Re: Had to disable Spectre mitigation
I've updated two systems with the full set of microcode and Windows patches, a Dell XPS 9550 and a desktop with a Gigabyte Z170-Gaming 7 and niether has experienced any blue screens. It's a pretty small sample however, and both systems have derivatives of the same CPU design i7-6700k and i7-6700HQ (sky lake 4 core). Those are my personal machines, we're leaving the business ones a while to see.
This is asinine.
Re: Are European cards vulnerable?
It depends, can you process transactions without verification? Some schemes I'm familiar with like Secured by Visa/Mastercard Securecode only work if supported by the vendor, so they'd just use your card at an unsupported vendor. If it doesn't require vendor support (unsupported vendors would have to be deined), and you can't use the card to make point of sale transactions on a magnetic (not chip) card, then you're probably safe. But it would be my guess, that is probably not the case.
I'd call your credit card provider and ask them to cancel and replace that card.
Big-scale re-branding is generally a side effect of serious product problems. It also rarely ever works, it's often the last-ditch attempt to save a foundering corporation. How long until Citrix joins Blackberry circling the drain?
Re: oneplus update
If you buy through PayPal the vendor never gets your card details. So anyone claiming they bought through PayPal has either had their details stolen elsewhere or gave OnePlus their credit card information at some other point in time.
Obviously, Craig Steven Wright is a an idiot who presented patently fake (and publicly available) information as proof he created bitcoin. The only reason his story picked up traction is that so many media outlets never do any sort of fact checking.
Re: Anyone seen a single line C program ?
Promises are just a better way to use callbacks. It's all syntactic sugar.
Re: Anyone seen a single line C program ?
If I was his supervisor I would have bitched him out on the first comment-less and whitespace-less commit and if he continued cancelled his contract for poor code quality. If you're a contractor, everything you produce belongs to the company, they're paying you for your time, not whatever you feel like giving them.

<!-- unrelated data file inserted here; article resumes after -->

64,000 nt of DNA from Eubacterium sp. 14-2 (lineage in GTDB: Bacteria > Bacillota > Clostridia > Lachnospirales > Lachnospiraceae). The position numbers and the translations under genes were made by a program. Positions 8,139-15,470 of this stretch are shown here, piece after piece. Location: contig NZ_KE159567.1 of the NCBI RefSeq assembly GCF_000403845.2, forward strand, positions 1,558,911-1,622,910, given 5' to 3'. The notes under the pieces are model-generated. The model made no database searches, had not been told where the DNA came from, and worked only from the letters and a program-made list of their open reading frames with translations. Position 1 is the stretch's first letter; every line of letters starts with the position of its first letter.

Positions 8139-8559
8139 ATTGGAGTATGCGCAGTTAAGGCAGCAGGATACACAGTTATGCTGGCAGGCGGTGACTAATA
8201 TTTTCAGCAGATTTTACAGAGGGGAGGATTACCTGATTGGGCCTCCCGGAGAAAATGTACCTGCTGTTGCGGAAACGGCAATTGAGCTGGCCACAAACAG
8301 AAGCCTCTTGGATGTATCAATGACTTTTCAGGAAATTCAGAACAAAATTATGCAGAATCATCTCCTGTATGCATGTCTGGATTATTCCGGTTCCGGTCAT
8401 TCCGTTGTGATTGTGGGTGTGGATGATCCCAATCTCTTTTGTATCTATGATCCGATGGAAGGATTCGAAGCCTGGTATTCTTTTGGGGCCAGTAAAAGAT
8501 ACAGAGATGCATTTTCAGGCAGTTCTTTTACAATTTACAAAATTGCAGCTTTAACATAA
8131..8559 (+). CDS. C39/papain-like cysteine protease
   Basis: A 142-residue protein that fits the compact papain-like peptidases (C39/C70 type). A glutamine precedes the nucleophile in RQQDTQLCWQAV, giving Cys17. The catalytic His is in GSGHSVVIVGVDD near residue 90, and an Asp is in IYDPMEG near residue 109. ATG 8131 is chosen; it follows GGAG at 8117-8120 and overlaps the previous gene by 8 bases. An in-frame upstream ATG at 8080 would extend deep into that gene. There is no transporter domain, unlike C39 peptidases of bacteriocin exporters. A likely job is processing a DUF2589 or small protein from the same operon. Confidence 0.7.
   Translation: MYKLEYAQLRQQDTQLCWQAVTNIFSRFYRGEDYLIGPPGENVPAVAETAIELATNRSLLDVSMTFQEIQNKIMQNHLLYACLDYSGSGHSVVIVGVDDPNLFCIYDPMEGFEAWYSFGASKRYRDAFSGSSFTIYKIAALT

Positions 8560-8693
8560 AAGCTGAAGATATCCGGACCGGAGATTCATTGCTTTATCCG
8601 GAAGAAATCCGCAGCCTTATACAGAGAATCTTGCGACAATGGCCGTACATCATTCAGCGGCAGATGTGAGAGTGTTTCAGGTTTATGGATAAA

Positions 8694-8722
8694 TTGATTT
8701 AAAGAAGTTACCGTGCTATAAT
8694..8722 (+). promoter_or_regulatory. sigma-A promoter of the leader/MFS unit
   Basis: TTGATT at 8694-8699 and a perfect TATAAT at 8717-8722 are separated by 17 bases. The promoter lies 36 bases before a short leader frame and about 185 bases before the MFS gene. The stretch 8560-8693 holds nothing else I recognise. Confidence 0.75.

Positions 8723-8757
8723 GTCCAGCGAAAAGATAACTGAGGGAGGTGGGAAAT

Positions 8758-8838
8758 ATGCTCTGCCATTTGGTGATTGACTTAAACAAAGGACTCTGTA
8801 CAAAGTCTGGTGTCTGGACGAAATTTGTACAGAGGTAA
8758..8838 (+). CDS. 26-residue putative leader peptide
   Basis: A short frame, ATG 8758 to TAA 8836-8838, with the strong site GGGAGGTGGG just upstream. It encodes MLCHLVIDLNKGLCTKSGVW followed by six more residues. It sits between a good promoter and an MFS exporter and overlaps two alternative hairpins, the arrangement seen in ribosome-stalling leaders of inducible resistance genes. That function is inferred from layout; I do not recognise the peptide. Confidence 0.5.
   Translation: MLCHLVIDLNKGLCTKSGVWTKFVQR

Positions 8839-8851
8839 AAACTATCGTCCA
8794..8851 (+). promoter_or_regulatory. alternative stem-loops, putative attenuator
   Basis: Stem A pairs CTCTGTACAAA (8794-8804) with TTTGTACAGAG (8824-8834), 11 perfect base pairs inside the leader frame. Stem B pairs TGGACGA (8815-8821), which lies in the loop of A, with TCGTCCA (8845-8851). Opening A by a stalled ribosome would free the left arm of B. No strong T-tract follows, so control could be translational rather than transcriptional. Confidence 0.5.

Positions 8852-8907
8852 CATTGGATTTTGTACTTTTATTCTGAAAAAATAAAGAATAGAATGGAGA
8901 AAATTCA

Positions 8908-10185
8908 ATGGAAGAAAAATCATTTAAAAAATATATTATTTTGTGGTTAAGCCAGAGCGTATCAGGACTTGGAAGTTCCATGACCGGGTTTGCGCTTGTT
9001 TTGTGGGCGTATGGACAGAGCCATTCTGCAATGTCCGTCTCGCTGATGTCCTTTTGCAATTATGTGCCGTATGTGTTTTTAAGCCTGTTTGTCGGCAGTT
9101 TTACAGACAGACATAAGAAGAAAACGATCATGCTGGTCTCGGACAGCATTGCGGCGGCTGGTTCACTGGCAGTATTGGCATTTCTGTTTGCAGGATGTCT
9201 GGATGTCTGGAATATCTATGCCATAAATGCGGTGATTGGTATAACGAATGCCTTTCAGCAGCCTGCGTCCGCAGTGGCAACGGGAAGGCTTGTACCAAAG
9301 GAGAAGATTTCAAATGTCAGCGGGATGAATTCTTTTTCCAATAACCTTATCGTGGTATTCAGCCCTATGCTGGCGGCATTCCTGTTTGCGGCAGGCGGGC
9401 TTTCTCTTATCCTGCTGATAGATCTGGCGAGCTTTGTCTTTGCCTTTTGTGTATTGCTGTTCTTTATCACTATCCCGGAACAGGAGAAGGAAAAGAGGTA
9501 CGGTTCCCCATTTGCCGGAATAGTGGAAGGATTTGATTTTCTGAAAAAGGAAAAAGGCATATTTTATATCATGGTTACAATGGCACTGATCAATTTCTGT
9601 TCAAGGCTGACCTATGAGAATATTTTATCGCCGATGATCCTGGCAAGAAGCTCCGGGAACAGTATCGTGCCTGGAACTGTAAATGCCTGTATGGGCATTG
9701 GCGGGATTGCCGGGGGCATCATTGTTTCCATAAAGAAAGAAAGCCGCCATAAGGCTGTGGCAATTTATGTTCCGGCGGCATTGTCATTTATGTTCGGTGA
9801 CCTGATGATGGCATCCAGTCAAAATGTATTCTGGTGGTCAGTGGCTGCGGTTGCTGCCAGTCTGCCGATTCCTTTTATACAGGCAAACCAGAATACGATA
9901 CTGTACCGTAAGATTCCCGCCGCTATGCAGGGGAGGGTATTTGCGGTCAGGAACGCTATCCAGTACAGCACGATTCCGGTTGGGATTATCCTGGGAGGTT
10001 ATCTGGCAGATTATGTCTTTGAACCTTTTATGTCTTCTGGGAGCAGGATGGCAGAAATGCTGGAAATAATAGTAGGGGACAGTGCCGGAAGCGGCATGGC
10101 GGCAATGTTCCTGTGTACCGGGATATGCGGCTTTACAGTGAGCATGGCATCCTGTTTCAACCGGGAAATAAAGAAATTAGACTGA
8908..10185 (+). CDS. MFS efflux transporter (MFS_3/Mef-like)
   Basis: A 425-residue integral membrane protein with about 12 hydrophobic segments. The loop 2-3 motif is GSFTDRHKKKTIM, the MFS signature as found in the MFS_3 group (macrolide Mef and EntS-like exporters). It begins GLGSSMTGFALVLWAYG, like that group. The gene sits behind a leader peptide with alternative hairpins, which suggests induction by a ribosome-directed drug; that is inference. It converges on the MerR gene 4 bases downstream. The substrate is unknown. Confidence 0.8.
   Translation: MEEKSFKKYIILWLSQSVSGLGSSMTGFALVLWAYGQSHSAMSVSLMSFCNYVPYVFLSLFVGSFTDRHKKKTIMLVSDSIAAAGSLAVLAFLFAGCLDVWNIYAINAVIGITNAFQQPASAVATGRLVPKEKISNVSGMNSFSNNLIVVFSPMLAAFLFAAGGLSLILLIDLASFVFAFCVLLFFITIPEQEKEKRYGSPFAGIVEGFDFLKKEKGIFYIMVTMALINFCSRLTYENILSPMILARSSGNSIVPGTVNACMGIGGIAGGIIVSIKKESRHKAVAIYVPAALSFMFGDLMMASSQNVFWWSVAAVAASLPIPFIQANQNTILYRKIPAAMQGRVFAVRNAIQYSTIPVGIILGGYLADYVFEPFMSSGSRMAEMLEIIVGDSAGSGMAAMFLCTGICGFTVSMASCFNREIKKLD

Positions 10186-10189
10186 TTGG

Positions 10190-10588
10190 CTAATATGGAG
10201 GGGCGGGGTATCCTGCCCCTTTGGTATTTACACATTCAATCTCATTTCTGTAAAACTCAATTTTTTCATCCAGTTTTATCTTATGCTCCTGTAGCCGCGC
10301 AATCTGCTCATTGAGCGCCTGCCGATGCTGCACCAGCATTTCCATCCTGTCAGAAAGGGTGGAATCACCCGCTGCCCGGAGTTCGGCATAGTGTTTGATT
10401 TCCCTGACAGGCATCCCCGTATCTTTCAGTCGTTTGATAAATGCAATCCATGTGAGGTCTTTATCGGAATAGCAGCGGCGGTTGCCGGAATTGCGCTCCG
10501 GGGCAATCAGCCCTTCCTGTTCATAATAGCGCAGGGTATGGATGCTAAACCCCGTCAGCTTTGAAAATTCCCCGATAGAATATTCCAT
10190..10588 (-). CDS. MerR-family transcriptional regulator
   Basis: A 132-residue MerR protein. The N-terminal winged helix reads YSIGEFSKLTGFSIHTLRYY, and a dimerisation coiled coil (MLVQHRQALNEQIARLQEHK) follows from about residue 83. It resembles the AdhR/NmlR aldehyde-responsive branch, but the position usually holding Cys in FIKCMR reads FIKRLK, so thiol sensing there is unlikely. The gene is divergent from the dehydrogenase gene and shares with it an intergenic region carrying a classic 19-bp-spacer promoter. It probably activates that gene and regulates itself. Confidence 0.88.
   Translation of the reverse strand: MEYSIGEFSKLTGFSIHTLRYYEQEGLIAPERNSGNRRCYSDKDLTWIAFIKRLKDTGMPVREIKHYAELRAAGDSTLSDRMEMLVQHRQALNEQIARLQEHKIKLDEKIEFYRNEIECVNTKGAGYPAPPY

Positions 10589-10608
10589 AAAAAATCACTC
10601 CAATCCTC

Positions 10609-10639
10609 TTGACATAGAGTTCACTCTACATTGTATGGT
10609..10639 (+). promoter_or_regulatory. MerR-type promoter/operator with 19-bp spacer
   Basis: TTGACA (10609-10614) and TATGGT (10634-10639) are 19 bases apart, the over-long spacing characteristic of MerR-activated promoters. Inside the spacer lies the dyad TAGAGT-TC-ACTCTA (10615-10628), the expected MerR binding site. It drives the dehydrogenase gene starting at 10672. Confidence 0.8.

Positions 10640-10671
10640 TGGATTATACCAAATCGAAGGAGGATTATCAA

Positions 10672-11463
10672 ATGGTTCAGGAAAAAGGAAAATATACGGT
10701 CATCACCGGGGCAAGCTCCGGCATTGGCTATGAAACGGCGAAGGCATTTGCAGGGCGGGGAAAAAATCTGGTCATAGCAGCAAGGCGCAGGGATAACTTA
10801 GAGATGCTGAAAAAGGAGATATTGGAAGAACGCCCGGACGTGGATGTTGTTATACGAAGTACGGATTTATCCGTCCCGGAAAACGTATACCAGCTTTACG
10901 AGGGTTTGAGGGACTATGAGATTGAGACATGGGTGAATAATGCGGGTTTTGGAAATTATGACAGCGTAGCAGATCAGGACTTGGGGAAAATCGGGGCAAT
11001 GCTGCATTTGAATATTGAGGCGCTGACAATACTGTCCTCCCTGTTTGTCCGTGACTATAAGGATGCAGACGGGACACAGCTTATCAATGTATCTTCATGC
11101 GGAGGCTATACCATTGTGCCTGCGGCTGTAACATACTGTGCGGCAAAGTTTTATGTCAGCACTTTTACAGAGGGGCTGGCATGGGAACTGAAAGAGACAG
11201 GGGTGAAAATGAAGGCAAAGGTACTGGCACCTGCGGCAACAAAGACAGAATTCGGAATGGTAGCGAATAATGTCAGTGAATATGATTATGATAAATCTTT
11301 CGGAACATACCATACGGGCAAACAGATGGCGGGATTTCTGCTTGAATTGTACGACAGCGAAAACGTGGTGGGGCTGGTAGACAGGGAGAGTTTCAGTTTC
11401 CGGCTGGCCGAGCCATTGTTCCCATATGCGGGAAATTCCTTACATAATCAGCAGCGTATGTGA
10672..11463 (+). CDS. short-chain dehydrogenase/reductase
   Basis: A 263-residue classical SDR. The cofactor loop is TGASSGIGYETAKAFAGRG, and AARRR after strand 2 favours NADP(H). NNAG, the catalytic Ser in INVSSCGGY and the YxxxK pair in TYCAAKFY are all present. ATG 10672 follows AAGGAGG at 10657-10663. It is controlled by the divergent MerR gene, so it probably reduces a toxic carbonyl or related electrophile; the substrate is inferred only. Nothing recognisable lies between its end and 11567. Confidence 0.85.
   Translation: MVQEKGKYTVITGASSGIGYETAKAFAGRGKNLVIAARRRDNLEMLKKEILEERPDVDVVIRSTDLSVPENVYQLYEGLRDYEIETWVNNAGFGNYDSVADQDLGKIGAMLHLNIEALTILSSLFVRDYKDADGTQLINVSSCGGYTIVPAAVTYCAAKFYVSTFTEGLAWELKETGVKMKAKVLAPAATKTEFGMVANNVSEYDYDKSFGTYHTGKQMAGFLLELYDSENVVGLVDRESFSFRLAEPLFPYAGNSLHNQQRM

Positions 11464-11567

And also a terrible choice for inexperienced programmers, a language with strict typing is much easier to debug and therefore a better choice for inexperienced programmers.
The just demonstrates the major weakness with NPM and integrating it so deeply with your development. It falls over and your build chain falls over. Sadly, it's very difficult to avoid these days. My company does primarily .NET web apps, but we're still reliant on NPM for bower, grunt and some other tools from NPM (and bower for front-end components, which is just as bad). It's really difficult to avoid these days, even if you don't like or trust it. The one plus is that at least deployed systems still work, it's not like using a CDN where if that does down EVERYTHING does down.
Kubuntu is pretty similar.
Good luck enforcing this, ticket scalping bots are illegal in the part of Canada I live already and it hasn't helped. The people doing this in the first place are criminals and they don't care if it's illegal or not. It will take some serious crackdowns to make a difference.
Galaxy S8, Note 8, Pixel.
Sorry, it looks like overpriced is the new standard.
Re: Two years?
That's not true, it just requires Android to be a more platform-agnostic OS. Google is working on that, but as soon as you can update the OS without needing to update the whole system platform underneath there is no technical reason Google couldn't just ship updates out to every Android phone on the planet.
If Google was smart they'd rebrand all of HTC's phones to Google. Keep the Pixel as the top of the line and bring in a few lines under it, They could even reuse Nexus for mid-range phones. Google has the good mindshare that HTC doesn't. Maybe they're waiting until they have some products that Google had design influence over first, that sounds like a brilliant move. Maybe they'll just do what they did with Moto.
Too many competing standards and there seem to be more every day. I don't think the "year of containers" will occur until one or two of these standards are accepted as the standard(s).